Its been a long cold winter. Cabin fever claimed some of my time, but not all of it. My most productive time was spent modifying bass lures. Think about it--when you can alter a lure and catch more bass on it, what could be more satisfying?
Like most of you, I spent a lot of time in front of the tube this winter. But, I learned to use this time to modify and alter some good Bass'n lures. Adding weight, custom painting, and re-shaping diving lips, are all good starting points.
Adding weight can accomplish several things. It can cause a lure to suspend or sink, increase casting distance, and add sound to a hollow plug. I use a bucket of water and steel BB's, or lead shot, to tune lures for the desired effect. At first, I tape the weight to the lure to determine the right amount. Then I drill a hole in the lure to add the weight. My favorite way to fill the hole is hot-glue, followed by super-glue to seal any small holes. Very small adjustments can be made by using different sized hooks and split-rings. Don't forget about Storm Lures suspend dots and strips. They can also cover a drilled hole, without re-painting the lure.
Custom painting lures is another good option. Your favorite lure isn't available in the best color pattern? No problem!
I went to my local department store's model-car section, and picked-up an airbrush kit. This type of kit can be found for less than $30. Mine included a can of air, or propellant, and 3 small paint bottles. As for paint, I use regular model-car enamel. While in the dept. store, be sure to get some sandpaper, spray enamel, and measuring spoons. Spray enamel and sandpaper allow you to make mass-produced lures smoother and better. The measuring spoons will help you create and duplicate good colors. For example, my chartreuse color is 6 parts yellow to one part green. And, your wife will be happy that you didn't swipe HER measuring spoons, another bonus!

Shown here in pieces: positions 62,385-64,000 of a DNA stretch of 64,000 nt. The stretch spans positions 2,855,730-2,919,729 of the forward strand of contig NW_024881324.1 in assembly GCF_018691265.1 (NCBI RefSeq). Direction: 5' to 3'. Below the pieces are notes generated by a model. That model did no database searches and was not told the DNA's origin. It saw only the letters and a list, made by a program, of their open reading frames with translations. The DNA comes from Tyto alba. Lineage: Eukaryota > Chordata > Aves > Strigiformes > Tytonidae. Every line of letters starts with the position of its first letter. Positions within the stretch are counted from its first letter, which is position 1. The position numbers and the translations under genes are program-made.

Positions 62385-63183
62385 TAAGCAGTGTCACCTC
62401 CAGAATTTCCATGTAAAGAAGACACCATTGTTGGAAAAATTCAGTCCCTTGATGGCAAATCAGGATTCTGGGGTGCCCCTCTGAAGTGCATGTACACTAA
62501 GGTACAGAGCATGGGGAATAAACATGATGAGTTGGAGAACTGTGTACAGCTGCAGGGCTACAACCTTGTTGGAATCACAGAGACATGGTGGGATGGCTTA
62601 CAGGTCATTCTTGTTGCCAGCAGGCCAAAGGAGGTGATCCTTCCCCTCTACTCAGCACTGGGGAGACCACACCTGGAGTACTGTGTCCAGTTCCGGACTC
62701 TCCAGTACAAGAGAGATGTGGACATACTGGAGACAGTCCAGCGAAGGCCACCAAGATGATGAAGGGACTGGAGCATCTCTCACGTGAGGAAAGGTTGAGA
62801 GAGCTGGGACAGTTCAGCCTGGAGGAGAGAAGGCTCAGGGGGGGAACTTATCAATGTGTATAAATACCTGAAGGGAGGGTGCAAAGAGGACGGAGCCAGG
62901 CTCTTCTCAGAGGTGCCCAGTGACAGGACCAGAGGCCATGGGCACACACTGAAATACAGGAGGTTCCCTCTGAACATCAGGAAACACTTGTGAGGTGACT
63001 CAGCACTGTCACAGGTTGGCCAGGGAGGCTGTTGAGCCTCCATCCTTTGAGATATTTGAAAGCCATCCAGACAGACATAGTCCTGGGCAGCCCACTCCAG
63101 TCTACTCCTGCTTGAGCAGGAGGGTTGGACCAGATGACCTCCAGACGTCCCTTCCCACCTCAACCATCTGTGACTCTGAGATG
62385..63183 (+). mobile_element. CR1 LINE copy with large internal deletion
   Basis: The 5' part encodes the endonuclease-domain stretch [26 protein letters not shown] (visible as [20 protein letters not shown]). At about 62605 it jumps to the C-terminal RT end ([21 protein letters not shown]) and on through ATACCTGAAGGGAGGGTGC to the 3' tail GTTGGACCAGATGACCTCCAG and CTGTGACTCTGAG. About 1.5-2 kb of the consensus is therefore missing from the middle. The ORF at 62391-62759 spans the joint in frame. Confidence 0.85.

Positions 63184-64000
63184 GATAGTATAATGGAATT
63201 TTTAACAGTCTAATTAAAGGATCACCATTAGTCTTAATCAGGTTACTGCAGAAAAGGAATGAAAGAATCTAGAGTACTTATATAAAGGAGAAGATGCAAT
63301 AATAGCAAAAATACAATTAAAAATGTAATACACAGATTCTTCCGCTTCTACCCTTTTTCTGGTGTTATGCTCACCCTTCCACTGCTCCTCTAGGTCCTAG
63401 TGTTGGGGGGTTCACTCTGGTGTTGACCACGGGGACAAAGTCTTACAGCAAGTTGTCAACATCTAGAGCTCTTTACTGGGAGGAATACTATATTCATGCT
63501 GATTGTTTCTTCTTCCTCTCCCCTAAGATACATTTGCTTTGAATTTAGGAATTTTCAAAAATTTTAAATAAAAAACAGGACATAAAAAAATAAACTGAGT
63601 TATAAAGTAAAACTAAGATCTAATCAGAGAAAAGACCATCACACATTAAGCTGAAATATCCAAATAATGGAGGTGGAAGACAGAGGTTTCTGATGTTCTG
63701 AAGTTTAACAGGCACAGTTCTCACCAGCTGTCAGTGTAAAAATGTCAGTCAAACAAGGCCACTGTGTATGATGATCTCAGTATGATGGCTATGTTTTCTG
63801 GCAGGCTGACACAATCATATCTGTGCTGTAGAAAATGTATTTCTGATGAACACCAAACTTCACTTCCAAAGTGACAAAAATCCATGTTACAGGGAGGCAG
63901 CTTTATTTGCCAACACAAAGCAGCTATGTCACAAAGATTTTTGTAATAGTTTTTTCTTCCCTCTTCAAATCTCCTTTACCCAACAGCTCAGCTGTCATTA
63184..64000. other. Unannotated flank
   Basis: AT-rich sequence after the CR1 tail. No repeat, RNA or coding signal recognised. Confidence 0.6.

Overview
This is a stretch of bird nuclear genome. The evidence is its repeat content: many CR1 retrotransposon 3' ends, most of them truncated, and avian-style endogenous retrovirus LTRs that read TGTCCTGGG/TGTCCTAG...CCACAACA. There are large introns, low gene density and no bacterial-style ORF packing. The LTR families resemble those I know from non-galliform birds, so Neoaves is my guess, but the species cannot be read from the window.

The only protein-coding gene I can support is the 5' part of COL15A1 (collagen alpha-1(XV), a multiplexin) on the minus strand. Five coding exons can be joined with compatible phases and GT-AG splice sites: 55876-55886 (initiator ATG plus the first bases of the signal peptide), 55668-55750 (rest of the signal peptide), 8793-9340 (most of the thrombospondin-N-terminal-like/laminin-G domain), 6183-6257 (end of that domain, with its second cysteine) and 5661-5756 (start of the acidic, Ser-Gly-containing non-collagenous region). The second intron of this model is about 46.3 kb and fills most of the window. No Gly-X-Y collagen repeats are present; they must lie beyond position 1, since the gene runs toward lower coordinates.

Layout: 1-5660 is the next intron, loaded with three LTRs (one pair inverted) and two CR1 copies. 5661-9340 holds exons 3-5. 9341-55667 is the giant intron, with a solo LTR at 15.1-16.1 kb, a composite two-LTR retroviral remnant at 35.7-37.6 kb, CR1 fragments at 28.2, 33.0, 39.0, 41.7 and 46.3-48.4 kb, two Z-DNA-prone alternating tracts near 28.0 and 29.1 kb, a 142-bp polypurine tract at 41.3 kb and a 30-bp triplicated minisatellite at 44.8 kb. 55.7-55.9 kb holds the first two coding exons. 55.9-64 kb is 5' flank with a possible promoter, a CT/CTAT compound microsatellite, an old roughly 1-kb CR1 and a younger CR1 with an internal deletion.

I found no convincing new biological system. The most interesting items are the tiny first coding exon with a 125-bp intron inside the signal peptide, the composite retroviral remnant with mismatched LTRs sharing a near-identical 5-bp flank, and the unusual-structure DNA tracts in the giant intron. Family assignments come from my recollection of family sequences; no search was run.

With a little practice, you can create some very original color patterns. Diving lips are the business end of any crankbait. Longer lips cause the lure to dive deep, and shorter lips run shallow. Also, thinner lips dive deeper, due to less water resistance. My favorite trick is to "sharpen" a diving lip. A knife-blade edge on a diving lure, can increase diving depth. This works very well on metal-bladed crankbaits. But, on plastic-lipped lures, the depth increase may be short-lived, as the lip may wear-down, due to contacting cover. This is still OK, as all depths are productive, at some time or place.
All of these tips can help you catch more fish, of any species. Just experiment with your lures, to achieve a certain goal. If it's weight, depth, or color, Just use these tips and your own experiences, to create the perfect lure. Don't be afraid to try something new. It may be better than anything that is available.